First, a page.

Product-Harm Crisis: Theoretical Identification of the Related Factors and Recommendations
The aim of the current paper is to identify the factors that contribute to a product harm, analyses the related researches, and accordingly develop and support a set of guidance for organizations managing a product-harm crisis. After defining the product-harm crisis, this paper identifies, based on studied literature, a three-dimensional model of forces that affect the organizations during and after a product-harm crisis. Based on the literature findings, the analysis compares and contrasts the different views and consequently, the paper develops recommendation for companies to assist in handling and overcoming product-harm crisis.
Definition of Product-Harm Crisis
Scholars defined product-harm crisis using different perspectives. Vassilikopoulou, Lepetsos, Siomkos, and Kalliopi (2009) considered the crisis caused by an operational deficiency in a products life cycle. In addition, Vassilikopoulou et al. (2009) characterized crises as low probability events that lead to negative financial implications and pose the most threat to companies. Lei, Dawar, and Gürhan-Canli (2012) recognized events as the crisis only if they resulted in consumer’s reaction or damage. Therefore, the crisis leads to lack of consumer’s trust and damages the evaluation of a brand. Zaho, Zaho, and Helsen (2011) see that each brand manager must confront a product-harm. However, they noted that the crisis could be associated, sometimes, with opportunities rather than threats. From a financial perspective, Chen, Ganesan, and Liu (2009) recognized that the crisis could destroy the investors’ confidence and their willingness to continue funding the firms. By combining different views, this paper defines product-harm crisis as “a low probability event that may occur at least once in a firms’ life. The event is a result of a product operational deficiency that may cause damages to consumers. If associated with a reaction from customers, the event becomes a crisis with a high impact affecting the firm consumers’ and investors’ trust and leads to financial losses.”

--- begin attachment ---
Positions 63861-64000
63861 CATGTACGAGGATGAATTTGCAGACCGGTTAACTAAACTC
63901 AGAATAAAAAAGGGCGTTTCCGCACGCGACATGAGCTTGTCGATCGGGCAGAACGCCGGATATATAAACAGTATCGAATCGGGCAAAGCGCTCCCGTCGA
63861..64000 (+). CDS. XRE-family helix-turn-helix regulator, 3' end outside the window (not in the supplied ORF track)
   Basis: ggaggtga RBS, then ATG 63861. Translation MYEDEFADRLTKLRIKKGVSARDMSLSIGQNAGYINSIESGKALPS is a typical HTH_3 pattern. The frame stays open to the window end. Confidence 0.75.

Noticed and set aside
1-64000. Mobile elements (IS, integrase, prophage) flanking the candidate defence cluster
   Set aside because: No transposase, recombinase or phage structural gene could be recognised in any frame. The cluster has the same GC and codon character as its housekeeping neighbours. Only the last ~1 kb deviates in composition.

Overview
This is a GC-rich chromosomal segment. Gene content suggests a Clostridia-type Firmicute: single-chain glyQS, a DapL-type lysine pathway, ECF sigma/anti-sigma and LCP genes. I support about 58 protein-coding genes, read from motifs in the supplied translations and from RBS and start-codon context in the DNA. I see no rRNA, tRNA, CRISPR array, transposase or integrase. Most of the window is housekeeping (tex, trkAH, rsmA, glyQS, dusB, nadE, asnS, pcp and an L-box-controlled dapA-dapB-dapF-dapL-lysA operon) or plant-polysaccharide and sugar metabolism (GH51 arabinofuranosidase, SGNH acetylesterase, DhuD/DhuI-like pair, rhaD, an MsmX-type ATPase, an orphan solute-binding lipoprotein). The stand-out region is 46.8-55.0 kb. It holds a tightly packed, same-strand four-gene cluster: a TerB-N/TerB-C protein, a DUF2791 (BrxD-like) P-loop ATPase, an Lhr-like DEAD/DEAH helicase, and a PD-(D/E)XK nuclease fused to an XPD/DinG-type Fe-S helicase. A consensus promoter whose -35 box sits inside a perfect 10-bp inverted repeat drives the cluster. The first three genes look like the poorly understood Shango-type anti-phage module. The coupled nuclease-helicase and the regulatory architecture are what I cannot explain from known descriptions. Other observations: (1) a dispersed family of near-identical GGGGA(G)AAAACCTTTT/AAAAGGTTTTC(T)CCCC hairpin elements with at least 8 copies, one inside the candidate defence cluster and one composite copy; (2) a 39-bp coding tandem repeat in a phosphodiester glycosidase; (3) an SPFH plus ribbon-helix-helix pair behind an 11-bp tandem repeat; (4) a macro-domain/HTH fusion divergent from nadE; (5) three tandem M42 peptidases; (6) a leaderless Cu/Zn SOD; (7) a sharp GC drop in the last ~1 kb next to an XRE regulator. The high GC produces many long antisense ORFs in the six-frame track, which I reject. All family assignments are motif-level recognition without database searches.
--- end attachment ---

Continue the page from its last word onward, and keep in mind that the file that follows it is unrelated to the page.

Factors Contributing to a Product-Harm Crisis
In the approach to study crisis, this paper posit a three-dimensional force based on examined literature. First dimension relates to the horizontal factors that influence the consumer’s attitude and responses during product-harm crises. Noticeably, the type of a recalled product (e.g., pharmaceutical, toy, car, food, etc.), does not affect, according to previous theoretical researches, the consumer’s purchasing behavior and intentions (Vassilikopoulou et al., 2009). Factors such as brand loyalty, pre-crisis category usage and advertising, and attribution and blame in are deemed important. However, Vassilikopoulou et al. (2009) considered that, (a) the company social responsibility CSR, (b) the external effects, (c) the company response, and (d) the time span between initial evidence of a crisis and the recall, are the four main factors affecting the consumers’ responses to organizational crises. External effects and organizational responses are also important to Siomkos and Kurzbard (1994) who appreciated the company’s reputation as an important factor shaping the consumer’s reactions in harsh situations.
The vertical dimension is the severity of harm or the extent of the crisis. Vassilikopoulou et al. (2009) highlighted that the majority of previous researchers agreed about the significance of this aspect in affecting the consumers’ reactions and attitudes while other studies pointed its importance in the placement of blame and responsibility.
In additional to the two dimensions affecting the consumer attitudes, this paper underpins a third dimension that affect the financial situation of the organization and its endurance in the wake of product-harm crisis.